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HOOD RIVEE GLACIER,. THURSDAY, AUGUST 11, 1804. - .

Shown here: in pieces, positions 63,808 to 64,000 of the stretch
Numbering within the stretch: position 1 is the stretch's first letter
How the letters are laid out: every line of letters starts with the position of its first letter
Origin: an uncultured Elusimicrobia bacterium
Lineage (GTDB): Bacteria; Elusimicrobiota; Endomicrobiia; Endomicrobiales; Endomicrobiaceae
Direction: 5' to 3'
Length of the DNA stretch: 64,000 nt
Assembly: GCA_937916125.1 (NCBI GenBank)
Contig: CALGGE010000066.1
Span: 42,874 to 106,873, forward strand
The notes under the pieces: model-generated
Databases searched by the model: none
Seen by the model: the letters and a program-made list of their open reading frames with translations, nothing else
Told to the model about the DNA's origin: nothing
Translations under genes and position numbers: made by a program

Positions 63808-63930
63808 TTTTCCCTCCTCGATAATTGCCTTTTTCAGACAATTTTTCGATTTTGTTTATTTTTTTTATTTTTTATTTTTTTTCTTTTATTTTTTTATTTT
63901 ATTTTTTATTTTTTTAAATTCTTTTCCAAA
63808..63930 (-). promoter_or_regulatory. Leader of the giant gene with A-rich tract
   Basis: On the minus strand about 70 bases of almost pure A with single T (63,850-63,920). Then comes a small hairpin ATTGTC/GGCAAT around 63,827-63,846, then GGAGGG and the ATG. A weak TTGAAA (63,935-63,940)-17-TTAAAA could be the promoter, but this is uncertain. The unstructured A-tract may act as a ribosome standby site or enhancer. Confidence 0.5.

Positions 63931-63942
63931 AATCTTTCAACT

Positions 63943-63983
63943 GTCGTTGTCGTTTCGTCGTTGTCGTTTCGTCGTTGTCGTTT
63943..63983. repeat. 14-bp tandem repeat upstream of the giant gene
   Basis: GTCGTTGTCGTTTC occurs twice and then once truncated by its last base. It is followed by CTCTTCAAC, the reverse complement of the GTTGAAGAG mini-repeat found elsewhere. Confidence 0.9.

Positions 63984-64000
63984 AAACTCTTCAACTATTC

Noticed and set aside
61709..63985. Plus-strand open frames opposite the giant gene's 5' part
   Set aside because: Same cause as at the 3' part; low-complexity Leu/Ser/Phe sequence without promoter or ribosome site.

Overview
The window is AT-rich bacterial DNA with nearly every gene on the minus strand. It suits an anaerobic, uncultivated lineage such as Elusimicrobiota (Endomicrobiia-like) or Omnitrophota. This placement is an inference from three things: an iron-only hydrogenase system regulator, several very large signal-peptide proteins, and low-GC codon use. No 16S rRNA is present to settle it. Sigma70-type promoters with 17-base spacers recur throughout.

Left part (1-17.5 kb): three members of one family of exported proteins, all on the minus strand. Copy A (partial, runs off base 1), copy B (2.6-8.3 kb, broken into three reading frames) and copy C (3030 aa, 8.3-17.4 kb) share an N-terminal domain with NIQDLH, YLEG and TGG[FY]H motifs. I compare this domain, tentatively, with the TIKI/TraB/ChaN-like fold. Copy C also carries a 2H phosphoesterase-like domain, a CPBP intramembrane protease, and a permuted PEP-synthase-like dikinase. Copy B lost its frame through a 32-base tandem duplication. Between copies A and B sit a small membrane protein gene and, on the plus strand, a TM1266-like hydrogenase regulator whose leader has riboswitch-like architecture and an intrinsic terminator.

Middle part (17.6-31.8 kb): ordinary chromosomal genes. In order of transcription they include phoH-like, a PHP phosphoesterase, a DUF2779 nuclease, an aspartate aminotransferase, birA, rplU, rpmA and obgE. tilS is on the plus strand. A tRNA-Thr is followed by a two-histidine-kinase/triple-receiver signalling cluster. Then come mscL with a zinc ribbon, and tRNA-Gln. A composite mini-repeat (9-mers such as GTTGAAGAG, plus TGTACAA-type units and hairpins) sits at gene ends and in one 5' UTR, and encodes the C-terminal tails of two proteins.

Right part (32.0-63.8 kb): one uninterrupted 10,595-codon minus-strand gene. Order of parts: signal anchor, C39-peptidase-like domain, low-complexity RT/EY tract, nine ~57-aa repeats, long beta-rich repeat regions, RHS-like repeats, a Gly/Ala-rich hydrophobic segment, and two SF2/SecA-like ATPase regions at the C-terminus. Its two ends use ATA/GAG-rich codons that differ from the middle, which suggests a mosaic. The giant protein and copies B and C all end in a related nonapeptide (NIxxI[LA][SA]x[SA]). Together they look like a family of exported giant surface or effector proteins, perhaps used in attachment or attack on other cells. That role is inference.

LAY 10-INCH WATER MAINS Th Hood River Water Co. have hegwn the long-tooked-for improve ments. Workmen are laying 8 and 10 inch pipes from the tprings in Blowers addition to the Brasilia corner at the west end of Oak street, where connec tions will be made with the present pipe lyrtem. Ned Henderson, in charge of the company'! office, informs the Glacier tuat the improvements to the w.iU' system, which are being put in t cost of $2,000, will give the city a water supply sufficient for towns of 6,(X)0 and 8,000 population. . - "The new pipe line from the spring will take ail the waste water now run ning from the reservoir," says Mr. Henderson, "and will give the city a pressure sufficient for all purposes, domestic, power and sewer." ... Ditching for the pipe is already dug along the streets through Coe'a addition and down to the Park street school houre. A second spring has been tapped, and the available water supply increased. Saw Fine Orchards Here. Samuel B. Green, professor of horti culture and forestry at the University of Minnesota, spent last Friday in Hood River, the guest of . L. Smith. Mr. Smith and Mr. Green became acquainted at the Buffalo meeting of the American fomological society two years ago. Professor Green spends his summers traveling about the country, to UBe his words, for the purpose of keeping cob webs off his brain; to see what horticul-tnralii-ts are doing in the different parte of the Ui.ited States, and to gather new ideas wherever they present themselves. He was on the Pacific coast five years ago and wanted to visit at Hood River then, but his time would not permit it. After a drive through the valley, Mr. Green expressed himself as being highly pleased with the fruit prospects of tlie country. "Your town and valley," said ho, "present an appearance of a rare degree of development." He was very much pleased, with the push and enterprise displayed by the buildings and business iuterests of the town. He thought the young orchards of the valley showed better care and a higher degree of cultivation than any orchards he has seen. Professor Greeu is enthusiastically wrapped up in his work. His institu tion is one of the finest of its kind in the whole United States. In fact it is the largest and best equipped agricul tural ci liege in the country. The en rollment last year was over 700. That of tho state university was 4,000. The proper idea of an agricultural college appears to be carried out in the state of Minnesota. The system of instruction is called an agricultural high school course. Pupils are taken from the grammar grades and given a time year course in the agri cultural school. There is no attempt to compete with academies and collegiate institutions. The list of studies are practical brandies for farm students. To exclude the city boys from the school, six months experience on a farm is required. After the course is completed a certificate is granted. No attempt is made at granting degrees. Por tl os i students who wish to special ize or to fit themselves for teachers in th agricultural branches, an additional con rne of one year is taught. This is called the college of agriculture, and grants a degree in agriculture. Tin' state of Minnesota last year voted an appropriation of $300,000 for . the agricultural department ol the state university. Mr. Green says the equip ment of the institution is now valued at 1800,000. The annual expenditure is 1125.000. - "We are endeavoring to reverse the old idea of education in the state of Minnesota," remarked Professor Green to a Glacier reporter. " e believe in educating the masses instead of the classes. Will Have Flue Country Home. N. O. Billings, right hand man for C. I.llaynt s in i lie lion Ton barber shop, left Monday with wife and son for, his homestead on the lulls ol the hast aide This is the homeotead relinquishment Mr. Billings purchased last winter from James DeBord. Mr. Billings has here the making of a tine home. Already he has hind clciired on which he wdl plant 500 Yellow Nontown and 8pitzenlerg apple trees this fall. This sprint! he planted two acre of potatoes which he guvs are doing nicelv on the raw land,- The- soil is fiinely adapted for producing premium apples, and it will not be many, summers ere air. Billings can flfrure on a neat cash income from his fruit ranch, besides 'havii g a beautiful home place, where he is lord of his own domain, and freer from troubles than the retired millionaire. Mr. Billings says there are 3,000,000 feet of timber on bis land. This is a valuable asset in itself. There is also numerous spring on his land. ' From one of them he is able to irrigate 12 acres of land. His place is nine miles from town. "Having lived in Ohio, South Dakota, Nebraska, Wyoming and Montana, I am glad to say that Hood Kiver is truly the ideal spot ol the United States." Captures an American Eagle. William Kennedy of the fcast Side captured a real American eagje - last Friday afternoon, which with its wings outstretched measrnres 1 feet from tin to tin. The eagle had been in the habit of feasting on Mr. Kennedy's flock of chickens for the last two or three- years. A hand of the eagles hare a nest somcwlre on the high point above his ranch says Mr. Kennedy, and as it dis covers ite prey will drop like a shot from a gun, fasten its tallions in the chicken or young calf and rise again be fore touching the ground. The eagle is recognized as the king of American birds of prey and it is seldom that one is ca mured. Mr. Kennedy made an effort to take the bird alive, but was unsuccessful, so brought the fine specimen to h.a mil liams, who immediately sent the bird to Th" Dalles where he will have it mounted for display in his drugstore, let School Home Contract. Cunning & Wright were awarded the contract fur constructing the new lour room school house on the hill. The I nrd of directois first opened bids on Thui.dav morning, when all of them, futir or five in number, were opened and found to be too high. A revised list was submitted and the contract let for 14,000 to Cunning & Wright. The district had but this sum for building i)iiruose. and could not go above it. Tim r,n1ra t nav the building shall be completed within 70 days. It further simulate that one room snail be nn ished at a tiine1 so it will be possible to use them as soon m possible after the opening of whoot th first Monday in , September; Kick Headache. "For several years my wife was troub led with what the physi.'iani called sick headache ol a very severe character. She jioctored with se eral eminent physi cians and at a great expense, only to grow worse, until she was Unable to do any kind of work. About a year ago she began taking Chamberlain's Stom ach and Liver tablets and today weighs mora than she ever did belore and la real welt," says George E. Wrigh of JNew London. flew York, ; tor sale t by G. E. Williams, the druggist. Pay For What Thejr lont Get Pine Grove, August 9. Editor Gla cier : There are many in the neighbor hood who have been trying r more than a year to get the telephone service. but It their enerts are ever crowned with success there is good reason to be lieve that their cup of joy , will not be lull. ' - ;- :i . f Two days without connections with the central office ia the record for the week and there U no : reason to hope that the same tiling will not occur the next week, the week after that, and so on indefinitely, just as it has been occur- ing every week or two since toe system was installed over two years ago. The writer has no bee in his bonnet for running the "public utilities," and when the project for operating a farm ers co-operative line was agitated last year, was among those who used his in fluence against the plan, believing that most people nave eoougn w uo in at tending strictly to their own . business, so long as they get fair treatment from independent concerns. It looks now, to even the most conservative, at if the day is coming at a rapid gait when Hood River people would have to assume an other of the burdens of mankind. 'What are we going to do about these weekly interruptions and every day annoyances?" it a duestion which is be ing freely discussed among the victims of the present service. That the tele phone company n playing with nre is as plain as day to any man with, only half an eye, and if these maniioid mut ter in g8 are allowed to take on - as con crete a form as they bore once before, the Pacific States Telephone company and all its belongings will go out' of Hood River valley in about the same length of time that it takes for lightning to slide down a pine tree. X. New BuMness Firm. A new business firm has opened out in Hood River under the firm name of Staten & Sanborn. Mr. Staten is a well known citizen and owner of one of the best farms in West Hood, River, situated one and a halt miles west of town. His partner, R. 8. Sanborn, is an attorney recently from Salt Lake. Mr. Sanborn came to Hood River a mouth ago to visit his friend A. C. Staten. and inci dentally to take a look at our valley of which he had heard so much. He was delighted with Hood River, but could see no opening for another attorney here, and so visited many other towns in Oregon and Washington seeking for a location. Ho attended the sessions of the Development league of Portland and was so impressed with the snowing made bv Hood River that he determined to return here and make his home. He has rented the new cottage being built. on River street in Idlewilde addition, and in a few days his wife and child will join him from Salt Lake. The new firm has bought out the real estate busi ness of C. L. Copple and will use the same office until the completion of the Smith block, when they will occupy rooms in the second story of that build ing. Both these gentlemen have full confidence in the future of Hood River, and will do their share towards making our resources known to residents of less favored localities. In the meantime Mr. Hanborn, as an attorney at law, will look after all legal matters that may be Intrusted to his care. , May Rebuild Tucker Bridge. ' Commissioner Hibbard says the county court at the adjourned session last week talked over the need of a new bridge . at Tuckers. The bridge is in neec I of repairs, says Mr. Hibbard, and tho members of the court are expected to visit the bridge this week and decide as to what sort of, repairs should be made - Commissioner Hibbard says he would like very much to - see a steel structure put in, but this is hardly feasible at this time. I he county tunds are being drawn on heavily for roads and bridges. When the bridge shall need to be reconstruct! 10 or 15 years from now, the county will likely be in better shape to stand the expense. , The new bridge will cost considerably more than the present one did. The timbers for stringers were1 secured sev eual years ago for 25 each. Mr. Hib bard says the same kind will now cost 75 or $100. - - - There is some call for a new bridge over Rail creek gulch, but this bridge says Mr. Hibbard is so propped up that it is in fairly good condition, and possibly the building df - the Tucker bridge, which is badly needed, will exclude1 the renewal of the Kail creek bridge this summer. Plans for this bridge were drawn over a year ago. Potatoes Are In Hood Demand. . Beattle, Atfgust 9 A. D. Blowers & Co., wholesale commission merchants report as follows: "Fruit and vegetable market is mov ing well this week on account of large shipments north. Potatoes are in good demand and are selling from $28 to $30 per ton. Potatoes at this price are crated in boxes of about 100 pounds. Apples ranee in price from SI to $1.25, fancy red Junes selling at the latter "Crawford peaches from 85 to 95 cents. Bartlett pears $1.25 to $1.50. tomatoes have taken a decided drop in the past week and are now selling from 75 to 85 cents, for boxes holding about 'M pounds. Raspberries and blackber ries too are selling at $1.25 per cane, and coming in freely. The market is overstocked with squash, beans, peas and cucumbers." Baud Boys fo tiire a Concert.' Our Band Boys advertise a concert at Pine Grove for Augnst 26. They have purposely selected a date in the "light of the moon" so that it would be pleas snt driving after night: Then, too, the old saying about the liht of the moon being the proper time to plant corn .cu cumbers pumpkins, cabbages mid other green things, might apply to this occa sion also, and make it an auspicious time for our jolly, good natured, fun loving young people to make a moon light excursion over the hills to Pine Grove. The Band Boys are playing high class music and playing it well. One of their latest numbers, "Uncle Sammy," is all the rage in Portland and other music centers The concert should be and doubtless wilt be. well attended. Suicide Prevented. The startling announcement that a preventive of suicide had lieen discovered will interest many.' A run down system, or despondency invariably precede- sui cide and something has been fonnd that will prevent that condition which makes suicide likely.' At the first thought of self destruction take Electric bitter. It being a great tonic and nervine, will strengthen tho nerves and build up the system. It's also a great stomach, liver and kidney regulator. Only 50c. Satis faction guaranteed by Chas. N. Clarke, the druggist Mrs. F. . Holland, a prominent resi dent of The Dalles in the early 60's, M at Seattle, Wednesday, August 8. o :t? ' HOSIER. l Miss Lottie Gilbert has been unite sick for some day past, but ia now better. Roy Thomas met with a mishap while out bunting some days since. . His gun was accidently discharged, the charge striking his right foot, causing one toe to be amputated. He is now doing nicely. . . ' Mrs. P. II. Robinson of Portland is visiting her mother, Mrs. Davenport. ' Miss Peffer of Tekoa, Wash., is the guest of Miss Kate Davenport. Amn Root and familv. Mr. Middle- swart and family, with Misses Elsie and Mary and a number of others are camp ing, hunting and fishing about 10 miles south of MoBier. Our popular county" treasurer, with ither and family, spent the day at Ida mot the Middles art ranch last Sunday. Mrs. Dounell, who had been raised on the place and who had not been there for 18 years or more, enjoyed the outing very much. ' A. It. Hoeau ia moving his residence on the hill to the lot recently purchased oi Mr. Mosier. Mr. Ginger, W. 8. Leffler, Mrs. Leff ler and daughter were blackberrying lately, returning monday. Mr. Chamberlain Is kept busy filling orders for lumber for the ditterent buildings under course of construction in towu and country. TROUT LAKE. The Artisans met at the hall Satur day evening, aud initiated four new members. C. GulerofGuler hotel made a trip to Vancouver during the week. . Rev. Marcolt and family and Bev. Montgomery and family of Portland, are enroute for Mount Adams. They expect to make camp at snow line for three or lour weeks, and visit tne gla cier. Rev. Montgomery has camped at Mount Hood for the past ten summers, and makes a study of the different glaciers. Bert Stranahan and Elmer McCray of Hood River are at the Guler hotel. Thoad Bros.' bowling alley and dance hall is the center of attraction during the camping season. The Menominee Lumber Co. moved camp up to the dam on White Salmon during the week. They expect to raise the dam four feet higher. County Survoyor Richardson is in camp at Trout Lake. He combines business with pleasure, and is survey ing roads.' R. A. Byrketts is making extensive repairs on his dwelling, lie is also building a stone cellar, and with his cement walks, when completed, will make this one of the nicest homes in western Klickitat. Mr. Grant and family, J. M. Filloon, and family and a number ol The Dalles people are in camp near Guler. There are about 200 people in camp near the lake. Pleased With Hood River. Mr. and Mrs. Al Bevins of Portland visited with the family of E. Step toe of Frankton last week. Mr. Bevins' two children came up July 4 ami have been at Springdale farm since that time. Mr. and Mrs. Bevins are relatives of Mr. Steptoe whom be had not seen for 25 or 30 years until he came to Hood Kiver. lie says they are all delighted with Hood River, and that himself ami family are also well pleased, particularly with Springdale, their home. The old place is showing the effects of Mr. Step toe's energetic efforts. He has market ed fruit which has netted him four times the- amount received from the same acreage last year. He also has a fine crop of apples which will fill his sheckels later. Mr. Steptoe thinks he has things coming hi way, as he re cently discovered a spring of the coldest kind of water on his place which runs eight or ten inches now in the dry sea son. . Speak Highly of Dr. Laraway. Hood River, Ore., August 6, 1904. Dr. W. F. Laraway Dear Sir: The glasses you fitted for me have been very beneficial. I was much troubled with almost constant headache and aching of the back of the neck. Since wearing your glasses have had very little head ache, and my general nervous system is at rest from the strain I endured, and my health is improving. Also the glasses yon fitted for ray little girl has quieted her nerves until now she has a good" appetite, and also has perfect rest at night, which she did not have before. 1 cheerfully recommend your services to all suffering from a defect of the eyes. Also find your prices are very reasonable, and within reach of all. Respectfully Yours, MRS. LETITIA SEWARD. Keep Fires Within Bounds. Chief Ranger Anderson came In yes terday from a tour of the Cascade forest reserve says The Dalles Mountaineer. Mr. Anderson said he and the other rangers had been kept busy the past two weeks fighting fire, but had been successful thus far in keeping the flames within bounds. Fire start from apparently unknown causes and spread with great rapidity, everything be ing perfectly dry. Had it not been for for the presence of -the rangers in the mountains, Mr. Anderson is of the opinion that several large forest fires would have occurred, but the rangers are vigilant and whenever a fire is discov ered they work day and night until it ia put out. . . School Superintendent Make Report. A few days since School Superintend ent Neff forwarded his report to the state superintendent at Salem, which informs that official that Wasco county has 5242 school children between the ages of 4 and 20, an increase of 242 over lut tyear.s record, it also says that the total amount of receipts from June 15, 1903. to June 20, 1904, including that on hand at the beginning of the year was $85, 021.94.' The amount expended was $61, tJ'9.34, leaving a balance on hand of $:'3,402.30. Thirty-eight districts have voted a special tax, averaging 7 mills. Frankton district voted the largest tax, 22 mills, and Douglas Hollow the small-, est, one mill. Chronicle. ' . " Adiertlsed Letter List, August 1, 1904. Anderson, Minnie Hill, Mrs. Geo. II. Jones, Mis L. M. Johnson, Amy Hruschke, Martha Myers Almira Morgan, Maiy . McKinley, Mrs. H. Mosier, Mrs Ktta Page, Ethel Southwell, Maime Waltz, Verda-2 " Boiton, Le Roy Emrick Edward Haynes, J. C. M. Lamor, F. G. Payne. Clarence H. Slack, Wray Thomas, E. J. Wood, Clifford " Youngs. J. M. YATES, F. M. Asberry, Joe Colenlan, Ed " Hdl.Guy -.' Jensen, H. C. Osborns, Henry St. German, F Y. Smith, Daniel D. Wright, Amy Wiley, L G. ' W. 'Home from Saa Francbtco. Uncle Oliver Bartmess returned Sat urday, from his California trip. He accompanied his ni-co, Mis Kate Earl, to fan Francisco, three weeks ifo. Tbev took the ocean route from Port. .1 land tod had very ideasMt voyage to o San Fr&ncWtco.' The -sea was so calm that not a passenger got seasick. At Oakland they found a nephew of Uncle Oliver, who extended them every cour tesy in showing them over the two cities and the surrounding country. miss r.ari remained in ban trancisco while Uncle Oliver came home by rail road. He stopped at Eugene to visit tba family of John Zeiglcr, whom he fonnd living on a fine farm of 70 acre adjoining the city of Eugene.. Uncle Oliver says he had a splendid trip, . but is glad to get home again. Married. In Hood River valley, at the resi dence of the bride's parents, Mr. and Mrs. A. L. Phelps, July 20, 1904, Miss Flossie Phelps to Will Rufner, both of Hood River. Mr. and Mrs. Rufner have gone to housekeeping at their home on the hill. Although they waited two weeks before giving the glad news to the Glacier, the happy young couple nevertheless hare the best wishes of the Glacier and all other friends. ; ' Born. In Hood River, Thursday, August 4, 1904, to Mr. and Mrs. Henry McKamy, daughter. ; . In Hood River valley, Saturday, Au gust 6, 1904, to Mr. and Mrs. Chester Bears, a 10-pound son. Died. In Hood River, -Aogust 3, 1904, Mrs. Jessie Mooney, after an illness of nearly lour years. Mrs. Mooney was a daughter of O. L. Stranahan, and was born in Northfield, Rice county, Minn., Dec. 30, 1806. She moved to Oregon .with, her parent in November, 1779; married to Emerson Charles Mooney, November 10, 1884. To this union were born five children, all of whom survive her: fcthel May, married to Roy Anderson, Mary Adalinc, Clinton Leonard, Archibald, Bessie l.avalloy Jessie Hope. ; - - Miss Mable Crockett is home from the Dalles, where she visited with Miss Edith Allen; . Band Concert, Pine Grove, August 26. Band Concert, Pine Grove, August 26. Timber Land, Act June S, 1878. NOTICE FOR PUBLICATWN. United Hiatal Ijind oitlce, The Dalles, Ore- May .1, ism. itoucei nereny given mat In compliance with the provlslous or the act of ooDnreosof Junes. 1K74. entitled "An art for the eale of timber lands In the tats of (California. Oregon, Nevada and Washington Territory," as cxtebded to all the public land states by act of A ukubi 4, IKK, the lollowlng named persona have on November 20, 1U0S filed In this office their nworn statements, to-wlu QU1NCY MITCHKLI., . of Telocaaet, county of Union, State of Oregon, aworn atatemeut No. 21H,for the purcuaae of the weal ), HV.Vt and lom 7 and 12 of wctlon 7, township 1 north, range 9 east W. M. JASPER N. MITCHELL. r.lnnal rwt.i n.w nf I'..,.... .1.1. ne riMun sworn anttement No. 2I8I, for the purchase of me loiso.o. eaua v oi section 7, lowuauip I north, ranges east, W. M. That they will offer proof to show that the land sought is mora valuable for Its timber or atone than for agricultural purposes, aud to establish their claims to wild land before the register and receiver at The Dalles, Uregon,on October 18,1904. They name as witnesses: Jasper N. Mitchell, and Uulncy Mitchell of Telocanet, Oregon; Prank Mitchell and John X. stax of Portland; William K. Hand or Hood ttlver, Oregon. Any and all persons claiming adversely the above described lauds are requested to file their claims in this oftlce on or before the said IHlh day of Uciotirr, HOI. alloW MICHAKLT. NOLAN, Register. Timber LHHAy Act' Jnne S, 1878.) NOTICE1 EOK PUBLICATION. United HtHtci j.and .Miloe, The flallea, Oregon, May 'U, IMfy, Ne.tice la hereby given thai In oomplia.n(e with the provisions of the act of congress 'of June S, 1H?8, entitled "An act lor tuete of tniibeit'huida In the States of California. Oregon, Nevad.and Washington Territory," u extended to all the public land stale by act of August 4, ISM, John U. Karr, of Olex, county of ti llllana state of Oregon has on November 6, 11, filed In this onice his worn statements No. 3175, for the purchase of the NVW aud Iota 8 and 4 of aection 81, Id township 2 north, range No. eat W. M. and will oiler proof to show that the land sought la more valuable for Ha timber or stone than for agricultural purposes, and to establish his claim to aalcl land before the register and receiver of this office at The Dallrn, Or., on the illh day of October 1104. lie names aa witnesses, Oliver C. Dean, Tbe odor K. Hhenler, Allrcd J. Mbspler, all of Hood Hiver and Edvin (J. Parr of Uobie, or. ' Any and all persons claiming adversely the above-described lands are requested to file their claims In this office on or before said 24th day of Octolwr, 1904. all oM M1CHAKUT. NOLAN, Register. Timber Land, Act Jnne 8, 1878 NOTICE FOH PUBLICATION. United States Laud Office, The Dalles, Ore gon, May 21, rm-Nottce la hereby given that in cooipliaueewltu the provisions of the act of Congress of Junes, 1878, entitled "An act for the sale of timber lands In the states of California, Oregon, Nevada and Washing ton Territory," as extended to all the public land states by act of August 4.1SK2, the follow ing named persons have tiled in this office their sworn atatmenta, to-wit: Laura Baldwin of Hood River, county of Wasco, state of Oregon, sworn statement No. 2, filed January 10, 1U04, for the purchase of the KM and NWfaHEJi of section 27, township 2 north, range 8 east. W. M. JOHN X. SAX, of Portland, county of Multnomah, state of Oregon (847 East Hlxtlt street, north), sworn statement No 218.1, Died November 20. 1901, for the purchase of the HK'i, HW KK'i and 8E! HW aection 27, township 1 north, range DeaatW.M. That they will offer prnor to show that th land sought la more valuable for Its timber or tone than for agricultural pnrpoaea, and to establish their claims to said land before the register and receiver at The Dalles; Oregou,on October 19, 1904. They name as witnesses; Davl I Flemmtng, Ida Kioan, Fred Miller, Frank Davenport and William K. Rand of Hood RWer, Oregon; Jasper N. Mitchell ant.outnoy Mitchell of Telocaaet()regoQ;r'rauk Mltiiuellof Portland, Oregon. . Any and all peraons claiming adversely the above-described lands are requested to file their claims in this office on or before the said 19th day of October, 1904. Uol3 MICHAKLT. NOLAN, RogUter. fTlmber Land Act, June S, 1378.1 NOTICE FOll PUBLICATION. Vnlted Htntea f.ana Office, The Dalles, Ore ron.Jone no iso. Notice Is hereby lven that In compliance with the provisions of the Hi nfMWI.MM,,l JlllUtl ltrTU a... I. . II . m for the sale of timber lands In the state of cwirornia, uregon, Nevada and Washington Territory," as extended to all the Public Laud Biawa oy act oi August, 4, isu:, EDMUNB W. SEDER, of Portland, county of Multnomah, aute of uregon, oaa on may m, HBH.niea In this omoe Ilia awoin atatemeut No. StW; for the- pur chaae orlhe aection 17, NW1-4NK1-I and NKI-4NWM of section No. 80,ln township No. 1 north, range No. east, W. M., and will otter prnol to show that the land (ought la more valuable for lu timber or atone than for agricultural purpoaea, and to establish bis claim to said land before George T. Pralher, U. 8. commissioner, at his oitlce In Hisxl Kiver, Oregon, on the Win day of September, 1S04. v He name u wltneaaea: Charles Casner, Lewis K. Morse, 1 C. Morae, and William K. Hand, all or Hwd River. Oregon. Any and all persuna claiming adveraely the above dwicrl bed lands are requested to file their claims In this office nn or before said atitb day of September, 1904. ' Jyl4 KB MICHAEL T. NOLAN, Register. FARMERS' FRIEND FEED STORE II. W. WAIT. Prop, Hood Riveb, 0b.', July 20, 1604. To the consumers of Flour and Feed : I am pleased to quote prices today aa tollowa : Barley, per sack .95 Shorta, peraack.SW lbs 1.05 Bran, per sack .' 75 Flour, beat patent, per aack 1.20 " " " per barrel......,'. 4.60 Cracked Corn, le per lb. Whole Corn,. lJ4'o per lb. " . Bone for chickens, K'f c per lb. Oyster aheila for cbicketis, 2Jic per lb ' Wheat, le per lb. Hay, 15 to $1 per ton. Feed by the ton at reasonable prloea. E. H. HOLMAN REPAIRS Harness, Shoes, Bicycles, Umbrellas, etc Satisfaction Gtaranteed. Hood River Heights. J. B. Fletcher & Co. DEALERS IN EPJES,MMFEED NOTIONS, GLASSWARE, CROCK ERY, Etc. HOOD RIVER HEIGHTS. McDonald &Henrich Dealen In FARM MACHINERY, VEHICLES BICYCLES Wagons 70 yeara teat, Bcooiks the very best iUJJ nowa, narrows, to. Cultivators, Spray and Well Pumps Wind Milln, Gasoline Eng's Champion Mowers, Rakes, Oil and Miras, Hardware, risiung Tactile, Barb Wire. Hercules Stump Powder, W. HAYNES & CO. Successors to K. K. Savage's Bona. DIALERS IN Hardware, Tinware, Stoves, Paints, Oils FARMING IffLEim, AMD A rtlLL LIMB or Builders' Material Estimates furnished to Contractors. Aoknts FOR PATTON SUN-PROOF PAINT. E. R. Bradley PRINTING 0 J HIOH G1ADI PAMPHLET IL.I I J AND COMMISCIAL WORK VJ! I raoMFTLY riaroaaun MCU ALWAYS MuHT Ws an hen to do your work today tomorrow and srery other day, and our money (what llttla w have) la spent ia Hood River. We want your work and ean do it neatly and SATISFACTORILY ALEX. STEWART DEALER IN General Merchandise. Long DUtanoe Telephone Offtffe. Bubftcrlp- uone receivea lur vam uiacier. MOSIER, OREGON J. F. STRANAHAN, Architect Of 25 years' experience. Will fur nish plana and anecifinationa for all kind of buildings. Strictly np to date. located at tiooa Kiver. J. HEMEREL & SONS, Contractors and Builders Hood River. Or. FREDRICK & ARNOLD, CONTRACTORS and BUILDERS Estimates furnished on all kindi of work 1l,-niia A mold, Main 83. UUlieH. Frederick, Main 308. EELIEU & REA, Contractors & Builders. ayPLAlf 1D EarikUTM FDRH rananfa COX & WALLIN Contractors and Builders Plans and Estimate! Fdbnishid, E. A. SOULE, Contractor and Builder. Plans and Estimates Furnishkd Uhon Application. dl MIDWAY Chop House. Meala on abort order A3 alt boar. Open da and alfht, from ( a. m. amil 1 a. an. PIERSON & COLEMAN Proprietors. mil H -DEALER IN Staple and Fancy AND HARDWARE. , 80LE AdENTS FOB ' Majestic & Mesaba Ranges and Stiletto Cutlery. HOOD lllVEIl HEIGHTS, SPECIAL BARGAINS AT v ; ! CARMICHAEL'S Straw Hats, 10c to 25c Sunbonnets, 15c to 20c Ladies' Shirt Waists, 75c to i$LO0r " New Goods. Latest Styles and Patenis. Largo Stock to select from. HOOD RIVER HEIGHTS, S. J. FRANK, DEALEH IN , , Harness and Saddles, All Repairing Promptly Attended to Hood River, Oregon. ' WHOLESALE THE DALLES NURSERIES R. H.WEBER; Prop. v. ' THE DALLES, OREGON.;'-;;';.''','.! (1ROWKB AND DBAI.KB IN . '. FRUIT, SHADE THCCC GRAPE VINES AND I Kll 1 AN If ORNAMENTAL Evergreens, Roses and Shrubbery., Remember, Our Trees are Grown Strictly Withaut. Irrigation. ' SNOW & General Blacksmiths FINE HORSESHOEING A SPECIALTY. Manufacturers of the Crescent supplies constantly pn the VSTest ' J. R. NICKELSEN HEAI.KR IS . ' , Farm Machinery & Vehicles Including Rusluord, v mona, Milburn and Old Hickory Wagons, Clark and Perry Rnggics, Lightning Hay Press, AermotorWind Mills, Doering Machinery, Buckeye Pumps, Champion Carts, Oliver Chilled and Steel Pldwsv" ; A complete line or SyrurUHe Implements, llHiiford iSulNura of Myrrh, Extra Buggy Topi, Seals, OuhIiIoiih, Dashes, l'oles, Shafts,. Singletrees aud Neckyokes Bolster Springs "nil Iron Age Garden Tools. ., Cor. 4rtn and Columbia M. MANLY. MANLY White Salmon Real Estate ' Dealers. .. White Salmon, Wash',, have sole charge of the sale ' of lots in this growing town. We have a large list of farm and fruit lands for sale.. ... Correspondence solicited. ' , '. ;i. . ' . bone & Mcdonald Carry a full line of Groceries, Flour and Feed, Shovels, Spades, Axes, Saws, etc. . ' The Fishing Season : Is here, and so are we with a full line of first class Tackle. Come and see us before buying. , Goods Delivered Free " To Any Part of Town. bone & Mcdonald A COMPLETE STOCK OF FURNITURE and Building Material PAINTS AND OILS. FURNITURE REPAIRED. Bost prices guaranteed. 1 Call and look through the Stock. Glad to show you around;: .. ',. Undertaker t t s I 1-.: -."! ( OREGON. . , RETAIL --f SMALL FRUITS UPSON, and Wagonmakers, lirafld oi Tools. .Full line ol hand.,, Best Plow Man in ,f - -- ' HOOD RIVER, OREGON. Ks., Jloou Kiver, Oj. '(1. O. CROW. & CROW, and Embalmer Groceries